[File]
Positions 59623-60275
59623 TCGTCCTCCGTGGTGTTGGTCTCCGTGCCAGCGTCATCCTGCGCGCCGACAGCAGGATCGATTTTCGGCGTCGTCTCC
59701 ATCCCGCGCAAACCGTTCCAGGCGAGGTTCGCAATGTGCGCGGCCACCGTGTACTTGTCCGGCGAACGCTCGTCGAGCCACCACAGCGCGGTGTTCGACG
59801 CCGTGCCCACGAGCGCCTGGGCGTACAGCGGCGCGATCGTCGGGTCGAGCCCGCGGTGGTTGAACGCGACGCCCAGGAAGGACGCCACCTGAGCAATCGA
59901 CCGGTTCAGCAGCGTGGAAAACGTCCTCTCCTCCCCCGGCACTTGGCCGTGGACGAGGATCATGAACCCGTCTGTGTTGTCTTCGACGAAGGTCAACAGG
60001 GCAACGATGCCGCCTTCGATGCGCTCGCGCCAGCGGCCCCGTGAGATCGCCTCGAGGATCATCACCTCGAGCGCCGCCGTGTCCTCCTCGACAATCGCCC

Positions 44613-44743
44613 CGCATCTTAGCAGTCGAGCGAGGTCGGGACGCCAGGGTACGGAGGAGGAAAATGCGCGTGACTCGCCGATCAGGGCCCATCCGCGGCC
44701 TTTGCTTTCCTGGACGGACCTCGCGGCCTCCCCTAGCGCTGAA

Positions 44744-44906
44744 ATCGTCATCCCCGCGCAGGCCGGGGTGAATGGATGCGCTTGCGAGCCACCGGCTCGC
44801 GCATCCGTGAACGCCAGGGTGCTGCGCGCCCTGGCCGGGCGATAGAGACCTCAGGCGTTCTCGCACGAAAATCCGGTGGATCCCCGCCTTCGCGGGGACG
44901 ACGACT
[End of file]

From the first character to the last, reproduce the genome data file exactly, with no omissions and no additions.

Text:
Positions 59623-60275
59623 TCGTCCTCCGTGGTGTTGGTCTCCGTGCCAGCGTCATCCTGCGCGCCGACAGCAGGATCGATTTTCGGCGTCGTCTCC
59701 ATCCCGCGCAAACCGTTCCAGGCGAGGTTCGCAATGTGCGCGGCCACCGTGTACTTGTCCGGCGAACGCTCGTCGAGCCACCACAGCGCGGTGTTCGACG
59801 CCGTGCCCACGAGCGCCTGGGCGTACAGCGGCGCGATCGTCGGGTCGAGCCCGCGGTGGTTGAACGCGACGCCCAGGAAGGACGCCACCTGAGCAATCGA
59901 CCGGTTCAGCAGCGTGGAAAACGTCCTCTCCTCCCCCGGCACTTGGCCGTGGACGAGGATCATGAACCCGTCTGTGTTGTCTTCGACGAAGGTCAACAGG
60001 GCAACGATGCCGCCTTCGATGCGCTCGCGCCAGCGGCCCCGTGAGATCGCCTCGAGGATCATCACCTCGAGCGCCGCCGTGTCCTCCTCGACAATCGCCC

Positions 44613-44743
44613 CGCATCTTAGCAGTCGAGCGAGGTCGGGACGCCAGGGTACGGAGGAGGAAAATGCGCGTGACTCGCCGATCAGGGCCCATCCGCGGCC
44701 TTTGCTTTCCTGGACGGACCTCGCGGCCTCCCCTAGCGCTGAA

Positions 44744-44906
44744 ATCGTCATCCCCGCGCAGGCCGGGGTGAATGGATGCGCTTGCGAGCCACCGGCTCGC
44801 GCATCCGTGAACGCCAGGGTGCTGCGCGCCCTGGCCGGGCGATAGAGACCTCAGGCGTTCTCGCACGAAAATCCGGTGGATCCCCGCCTTCGCGGGGACG
44901 ACGACT